Cross Season is Upon Us
By Dave Batka – Founder of Wheels Manufacturing
Cross season is upon us. What’s going to happen to my bike when I ride it around in the muck?
To me Cross season means the best time of year is here. Fall! Yes, Cross season starts too early. Cross is meant to be done at the end of a long riding season, in the cool fall air, as a prelude to drinking too much beer and eating too many carbs during the winter months. It’s cyclists’ way of getting the last of the competition out of our legs before letting the hair grow for a bit. Most folks are in shape this time of year so jumping on and off a bike as you go around a muddy obstacle course sounds just fine. Just for an hour or so while all our pals laugh at the muck we get in from head to toe.
Here in Colorado cross season can be bone dry and 95 degrees or it can be 37 degrees with a bit of frozen snow soon to turn into cold muck, once it warms up a bit. Towards either coast all bets are off as to what conditions will be but usually borders on “friggin awful”. Not sure why Portland is such a hotbed of cross.
What do you need to ride a bit of cross? “Back in the day” we all took an old road bike and bolted on some canti brakes, some kind of goofy tire, and sandwiched a couple of old chainrings together to make a “single” out of a double chainring. Don’t forget to mow down the teeth or you end up with scars like I got on my lower legs. Now that I’m right smack in middle age those scars are getting uglier by the day and I’m trying to figure out how to incorporate the mess into some tat sequence on my shins.
Really though Cross has become high tech with lots of cool equipment and nice bikes riding around. The good news is you no longer put your cross bike away any longer. It’s now your “gravel bike” and should be kept out to ride on gravel, road, and to the store, all year round.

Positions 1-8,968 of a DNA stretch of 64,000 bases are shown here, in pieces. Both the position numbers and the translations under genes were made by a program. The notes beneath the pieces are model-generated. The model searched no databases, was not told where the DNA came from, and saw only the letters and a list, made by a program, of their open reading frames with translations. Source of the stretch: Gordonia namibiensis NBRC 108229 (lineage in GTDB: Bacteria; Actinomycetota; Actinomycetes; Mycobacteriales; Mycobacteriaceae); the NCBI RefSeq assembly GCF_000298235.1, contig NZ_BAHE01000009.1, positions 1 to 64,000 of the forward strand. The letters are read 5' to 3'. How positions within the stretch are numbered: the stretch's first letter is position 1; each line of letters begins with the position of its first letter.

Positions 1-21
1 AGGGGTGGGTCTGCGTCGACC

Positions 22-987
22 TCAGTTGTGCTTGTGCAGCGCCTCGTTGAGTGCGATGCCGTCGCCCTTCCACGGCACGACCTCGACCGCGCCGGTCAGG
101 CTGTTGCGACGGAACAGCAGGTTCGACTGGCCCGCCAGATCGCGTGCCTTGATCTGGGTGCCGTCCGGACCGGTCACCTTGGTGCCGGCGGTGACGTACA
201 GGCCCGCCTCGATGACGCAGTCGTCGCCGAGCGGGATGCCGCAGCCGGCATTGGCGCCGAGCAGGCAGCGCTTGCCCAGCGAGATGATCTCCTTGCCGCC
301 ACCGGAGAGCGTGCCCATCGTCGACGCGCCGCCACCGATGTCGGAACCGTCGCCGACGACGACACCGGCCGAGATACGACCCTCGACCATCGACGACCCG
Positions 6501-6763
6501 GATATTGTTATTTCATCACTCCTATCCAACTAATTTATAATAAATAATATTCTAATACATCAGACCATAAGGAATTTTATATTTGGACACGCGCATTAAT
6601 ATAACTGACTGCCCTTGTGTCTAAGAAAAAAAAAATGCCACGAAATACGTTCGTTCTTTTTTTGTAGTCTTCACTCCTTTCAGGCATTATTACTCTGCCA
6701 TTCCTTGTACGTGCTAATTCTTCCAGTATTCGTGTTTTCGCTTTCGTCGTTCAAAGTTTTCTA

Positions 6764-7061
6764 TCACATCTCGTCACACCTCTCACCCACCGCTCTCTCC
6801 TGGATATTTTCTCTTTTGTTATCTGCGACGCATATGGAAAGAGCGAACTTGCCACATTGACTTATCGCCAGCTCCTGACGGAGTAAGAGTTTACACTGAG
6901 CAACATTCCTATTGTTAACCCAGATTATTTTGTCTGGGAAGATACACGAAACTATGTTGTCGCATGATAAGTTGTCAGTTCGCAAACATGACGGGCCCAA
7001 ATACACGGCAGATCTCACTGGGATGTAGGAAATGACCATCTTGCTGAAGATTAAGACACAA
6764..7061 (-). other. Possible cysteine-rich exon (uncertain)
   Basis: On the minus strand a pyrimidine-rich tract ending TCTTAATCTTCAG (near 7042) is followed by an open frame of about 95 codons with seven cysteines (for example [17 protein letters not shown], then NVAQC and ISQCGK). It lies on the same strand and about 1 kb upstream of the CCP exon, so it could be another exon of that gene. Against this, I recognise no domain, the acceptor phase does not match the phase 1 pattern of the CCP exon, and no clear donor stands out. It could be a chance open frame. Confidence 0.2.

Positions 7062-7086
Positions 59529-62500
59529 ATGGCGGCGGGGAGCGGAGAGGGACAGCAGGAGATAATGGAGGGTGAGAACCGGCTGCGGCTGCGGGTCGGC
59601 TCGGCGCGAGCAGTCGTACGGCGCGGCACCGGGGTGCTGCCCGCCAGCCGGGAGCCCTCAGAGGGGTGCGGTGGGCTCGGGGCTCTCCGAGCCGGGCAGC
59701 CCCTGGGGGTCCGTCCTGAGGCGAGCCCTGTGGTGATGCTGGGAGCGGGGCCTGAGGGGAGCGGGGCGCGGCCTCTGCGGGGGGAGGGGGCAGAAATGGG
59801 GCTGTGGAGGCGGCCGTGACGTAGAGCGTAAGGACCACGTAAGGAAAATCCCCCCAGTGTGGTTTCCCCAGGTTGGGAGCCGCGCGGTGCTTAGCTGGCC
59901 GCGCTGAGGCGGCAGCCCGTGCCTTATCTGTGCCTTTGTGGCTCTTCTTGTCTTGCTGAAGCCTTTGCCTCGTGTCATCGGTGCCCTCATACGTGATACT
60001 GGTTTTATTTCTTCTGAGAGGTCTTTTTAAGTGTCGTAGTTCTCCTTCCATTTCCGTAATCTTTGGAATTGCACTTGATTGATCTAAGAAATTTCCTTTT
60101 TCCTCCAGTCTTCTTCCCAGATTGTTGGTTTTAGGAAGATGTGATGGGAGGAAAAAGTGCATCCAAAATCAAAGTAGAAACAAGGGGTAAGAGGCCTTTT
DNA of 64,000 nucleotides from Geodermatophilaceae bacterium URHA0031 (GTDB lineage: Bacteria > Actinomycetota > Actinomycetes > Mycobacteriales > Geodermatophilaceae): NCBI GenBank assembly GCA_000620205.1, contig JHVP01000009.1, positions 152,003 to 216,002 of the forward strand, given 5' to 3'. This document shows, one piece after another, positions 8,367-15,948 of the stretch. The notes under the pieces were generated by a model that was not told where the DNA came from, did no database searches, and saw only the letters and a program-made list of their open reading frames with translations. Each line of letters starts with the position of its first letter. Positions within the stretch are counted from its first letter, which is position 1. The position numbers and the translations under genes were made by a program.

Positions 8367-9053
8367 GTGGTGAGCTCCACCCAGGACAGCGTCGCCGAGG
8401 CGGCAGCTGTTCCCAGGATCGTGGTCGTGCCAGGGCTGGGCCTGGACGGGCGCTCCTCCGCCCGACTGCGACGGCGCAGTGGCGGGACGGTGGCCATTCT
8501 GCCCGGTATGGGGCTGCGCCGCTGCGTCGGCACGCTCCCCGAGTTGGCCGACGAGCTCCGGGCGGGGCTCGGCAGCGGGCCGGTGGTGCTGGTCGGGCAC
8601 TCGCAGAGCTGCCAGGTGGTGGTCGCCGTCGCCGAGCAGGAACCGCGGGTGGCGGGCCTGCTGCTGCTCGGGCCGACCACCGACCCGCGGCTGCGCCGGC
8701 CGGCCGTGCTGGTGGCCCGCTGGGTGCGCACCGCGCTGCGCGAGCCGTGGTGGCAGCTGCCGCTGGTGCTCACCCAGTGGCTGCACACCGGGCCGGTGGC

Here’s my list of most everything you need for a Saturday at the local cross race.
- A bike. Please leave the blinky lights at home….You don’t need those for anything out there.
- Maybe some shoes and a kit to wear. Don’t bring anything too nice as it just gets trashed when you fly through the mud or just plain fall off.
- A support group to jeer at you and help you drink all the beer.
- 4. A bunch of extra rear derailleur hangers and a willingness to fix your bike after EVERY race.
Cross is tough on parts. Make sure you have an extra derailleur hanger, preferably right at hand. I keep mine on a key ring with the keys to the beer cooler. They fly off bikes at cross races . When you are done racing you’ve got to clean that mud off or it turns into cement and that isn’t good. Leave your big bearing maintenance items to after cross season but do make sure you don’t put your bike away without doing the work, or you will be very unhappy comes spring and stuff won’t even turn!
Anybody got any Tat ideas for my ugly legs?
I’d love to hear from you with your comments at firstname.lastname@example.org